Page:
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US Producer Price Jump: Will CPI Follow Today?

Carolane de Palmas | Wednesday 15 May 2024

Despite the Federal Reserve's vigorous efforts to curb inflation through rapid rate hikes since 2022, inflation has persisted into 2024 above the desired 2% mark. Interest rates are currently hovering within a target range of 5.25% to 5.50%, the highest since 2001. 

Yesterday, on Tuesday, May 14th, the US wholesale price data revealed an acceleration in inflation for April 2024. The question now is whether today's (Wednesday, May 15th) Consumer Price Index (CPI) will reflect a comparable trend.

Let's delve deeper into this week's inflation metrics to potentially anticipate their implications for the US economy:

A person using a computer and analyzing CPI data

American Producer Prices Climb to a Yearly High

On Tuesday, May 14th, the US Bureau of Labor Statistics (BLS) released the Producer Price Index (PPI) for the month of April, which increased 2.2% for the 12 months ending in April on an unadjusted basis, after a 1.8% increase in March. This was higher than expected and also the largest increase recorded in over a year, when the PPI rose 2.3% in April 2023.

The Producer Price Index often serves as a valuable leading indicator for inflationary pressures because it tracks businesses’ input costs. These costs encompass commodities, packaging, and other supplies. 

When these input costs rise, then it costs more for businesses to create goods. They can then decide to raise their final selling prices to maintain profit margins, which can translate to higher prices for consumers and higher inflation.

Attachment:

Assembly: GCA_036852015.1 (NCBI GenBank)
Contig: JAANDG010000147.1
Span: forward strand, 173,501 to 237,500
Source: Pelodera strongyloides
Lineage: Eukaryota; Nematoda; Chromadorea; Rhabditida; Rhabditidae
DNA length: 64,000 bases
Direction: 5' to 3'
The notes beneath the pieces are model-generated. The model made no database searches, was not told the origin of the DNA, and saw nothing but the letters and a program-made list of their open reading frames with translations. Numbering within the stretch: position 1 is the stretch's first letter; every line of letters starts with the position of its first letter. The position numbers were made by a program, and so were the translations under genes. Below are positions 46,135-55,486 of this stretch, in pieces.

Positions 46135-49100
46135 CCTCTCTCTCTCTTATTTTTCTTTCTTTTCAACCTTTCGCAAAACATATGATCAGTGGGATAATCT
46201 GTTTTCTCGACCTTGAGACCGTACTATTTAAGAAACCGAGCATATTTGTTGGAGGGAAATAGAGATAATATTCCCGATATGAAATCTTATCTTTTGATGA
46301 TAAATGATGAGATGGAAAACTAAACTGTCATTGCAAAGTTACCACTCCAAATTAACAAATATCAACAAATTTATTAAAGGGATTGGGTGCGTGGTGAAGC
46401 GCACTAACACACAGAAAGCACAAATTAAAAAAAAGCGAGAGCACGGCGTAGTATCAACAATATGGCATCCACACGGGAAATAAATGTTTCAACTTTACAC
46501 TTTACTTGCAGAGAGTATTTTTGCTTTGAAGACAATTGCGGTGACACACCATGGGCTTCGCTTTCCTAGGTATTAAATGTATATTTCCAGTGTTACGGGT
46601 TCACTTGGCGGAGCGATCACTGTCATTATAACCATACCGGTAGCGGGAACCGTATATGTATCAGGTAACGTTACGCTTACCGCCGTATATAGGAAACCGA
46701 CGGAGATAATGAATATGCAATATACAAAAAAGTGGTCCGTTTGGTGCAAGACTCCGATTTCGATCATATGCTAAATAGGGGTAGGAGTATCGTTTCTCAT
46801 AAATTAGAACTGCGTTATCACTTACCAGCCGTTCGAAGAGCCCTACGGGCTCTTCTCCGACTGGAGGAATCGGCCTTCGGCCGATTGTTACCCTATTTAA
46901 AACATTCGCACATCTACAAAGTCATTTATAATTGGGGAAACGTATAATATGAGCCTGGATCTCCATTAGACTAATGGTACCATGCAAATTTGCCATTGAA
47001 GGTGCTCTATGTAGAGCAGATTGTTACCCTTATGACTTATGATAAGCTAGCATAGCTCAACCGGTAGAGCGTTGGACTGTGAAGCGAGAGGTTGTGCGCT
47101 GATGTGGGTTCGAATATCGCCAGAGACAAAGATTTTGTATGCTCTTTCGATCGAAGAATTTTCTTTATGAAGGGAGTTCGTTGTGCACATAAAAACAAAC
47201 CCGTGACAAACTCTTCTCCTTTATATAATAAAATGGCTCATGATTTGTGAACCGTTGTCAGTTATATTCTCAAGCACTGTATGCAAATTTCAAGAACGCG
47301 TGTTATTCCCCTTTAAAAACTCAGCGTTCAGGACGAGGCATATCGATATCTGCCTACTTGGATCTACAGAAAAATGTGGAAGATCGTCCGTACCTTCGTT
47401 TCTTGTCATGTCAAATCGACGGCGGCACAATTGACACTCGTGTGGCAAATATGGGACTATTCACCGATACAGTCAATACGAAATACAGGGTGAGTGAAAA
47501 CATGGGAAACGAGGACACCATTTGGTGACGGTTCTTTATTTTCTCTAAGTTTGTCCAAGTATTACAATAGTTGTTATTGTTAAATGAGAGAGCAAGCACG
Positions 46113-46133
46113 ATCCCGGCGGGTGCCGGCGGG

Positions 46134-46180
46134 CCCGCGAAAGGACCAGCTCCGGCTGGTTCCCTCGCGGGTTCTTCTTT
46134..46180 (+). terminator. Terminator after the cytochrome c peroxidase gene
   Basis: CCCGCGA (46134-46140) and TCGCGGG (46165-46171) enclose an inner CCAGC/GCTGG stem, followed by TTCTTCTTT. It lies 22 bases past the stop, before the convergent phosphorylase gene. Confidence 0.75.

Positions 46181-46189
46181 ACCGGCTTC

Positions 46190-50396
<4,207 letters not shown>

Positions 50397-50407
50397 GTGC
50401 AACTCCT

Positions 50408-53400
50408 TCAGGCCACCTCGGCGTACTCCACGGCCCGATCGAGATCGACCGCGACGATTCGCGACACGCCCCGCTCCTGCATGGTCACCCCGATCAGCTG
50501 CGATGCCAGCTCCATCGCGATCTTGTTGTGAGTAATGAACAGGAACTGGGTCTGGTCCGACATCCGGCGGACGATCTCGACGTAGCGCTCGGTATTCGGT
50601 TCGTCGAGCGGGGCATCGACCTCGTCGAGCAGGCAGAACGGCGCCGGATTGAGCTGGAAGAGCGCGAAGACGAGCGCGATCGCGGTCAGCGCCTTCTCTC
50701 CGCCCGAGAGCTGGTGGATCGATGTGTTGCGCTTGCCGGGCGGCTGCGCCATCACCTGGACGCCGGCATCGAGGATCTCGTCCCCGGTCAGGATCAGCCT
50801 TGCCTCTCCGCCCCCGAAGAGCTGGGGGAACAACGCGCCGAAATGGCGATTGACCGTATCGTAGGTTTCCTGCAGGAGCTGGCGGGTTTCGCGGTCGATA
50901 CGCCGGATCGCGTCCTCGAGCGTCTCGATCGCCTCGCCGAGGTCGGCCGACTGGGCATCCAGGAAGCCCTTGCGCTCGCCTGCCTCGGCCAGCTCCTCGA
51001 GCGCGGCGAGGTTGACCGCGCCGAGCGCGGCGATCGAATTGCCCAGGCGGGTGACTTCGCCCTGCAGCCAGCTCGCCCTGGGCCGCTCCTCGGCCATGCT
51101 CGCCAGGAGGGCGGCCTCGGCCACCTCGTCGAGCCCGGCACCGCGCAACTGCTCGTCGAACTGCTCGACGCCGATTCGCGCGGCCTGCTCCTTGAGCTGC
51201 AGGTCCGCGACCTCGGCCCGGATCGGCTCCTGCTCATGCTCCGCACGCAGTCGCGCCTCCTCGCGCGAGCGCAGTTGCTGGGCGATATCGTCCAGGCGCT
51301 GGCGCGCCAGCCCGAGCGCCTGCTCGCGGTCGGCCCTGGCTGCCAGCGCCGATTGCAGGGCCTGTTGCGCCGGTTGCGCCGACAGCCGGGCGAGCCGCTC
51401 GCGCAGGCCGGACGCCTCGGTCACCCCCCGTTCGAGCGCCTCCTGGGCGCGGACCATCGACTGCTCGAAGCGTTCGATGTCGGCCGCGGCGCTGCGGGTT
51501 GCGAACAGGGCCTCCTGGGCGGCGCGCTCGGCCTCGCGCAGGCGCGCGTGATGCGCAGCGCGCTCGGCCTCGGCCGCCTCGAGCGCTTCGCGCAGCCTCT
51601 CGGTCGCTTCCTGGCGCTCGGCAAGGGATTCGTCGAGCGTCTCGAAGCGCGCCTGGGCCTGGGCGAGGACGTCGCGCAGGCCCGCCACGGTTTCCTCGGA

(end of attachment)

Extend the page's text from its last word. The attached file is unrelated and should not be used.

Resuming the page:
Is Stickier Inflation Jeopardising a Soft Landing?

Many Fed officials have expressed their hesitation to lower key interest rates until a consistent decline in price increases materialises, but this might take longer than initially anticipated, as inflation seems to be stickier than expected.

Despite inflation proving to be more persistent than anticipated, it doesn't automatically signal an imminent increase in interest rates by the Federal Reserve. However, as fresh inflation patterns unfold, the Federal Open Market Committee (FOMC) could opt to maintain higher interest rates for an extended period.

At the annual general meeting of the Foreign Bankers' Association in Amsterdam yesterday, on May 14th, Jerome Powell, the head of the Fed central bank, noted that the rapid disinflation experienced in 2023 has considerably decelerated in 2024, prompting a reassessment of the US monetary policy direction. 

Powell emphasised the low likelihood of the Federal Reserve opting for an interest rate hike as the next step but highlighted that traders should anticipate that rates will remain unchanged for a more prolonged period than previously expected.

While market forecasts previously indicated three rate cuts in 2024, as indicated by the Fed's dot plot in December 2023, beginning around May or June 2024, economists now anticipate only two rate cuts, with the first anticipated in September 2024.

All Eyes on April CPI Release

The US April CPI report, due today, Wednesday, May 15th at 8:30 AM ET (12:30 PM GMT), may be causing jitters after a higher-than-expected Producer Price Index pointing to hotter-than-expected inflation.

While analysts forecast a slight annual slowdown to 3.4% (down from 3.5% in March), a 0.4% month-over-month increase is still expected, mirroring March's rise. Core inflation is also projected to dip slightly year-over-year (3.6% vs.3.8%) and month-over-month (0.3% vs. 0.4%). (Source: Yahoo Finance)


While the US inflation seems to have been relatively sticky in 2024 with a recent uptick, today's report may be key for the Fed. It could reveal if inflation is easing towards the FOMC’s 2% target, or if price hikes remain persistent. This new piece of data could significantly impact the Fed's assessment of inflation’s trajectory and its future monetary policy decisions.

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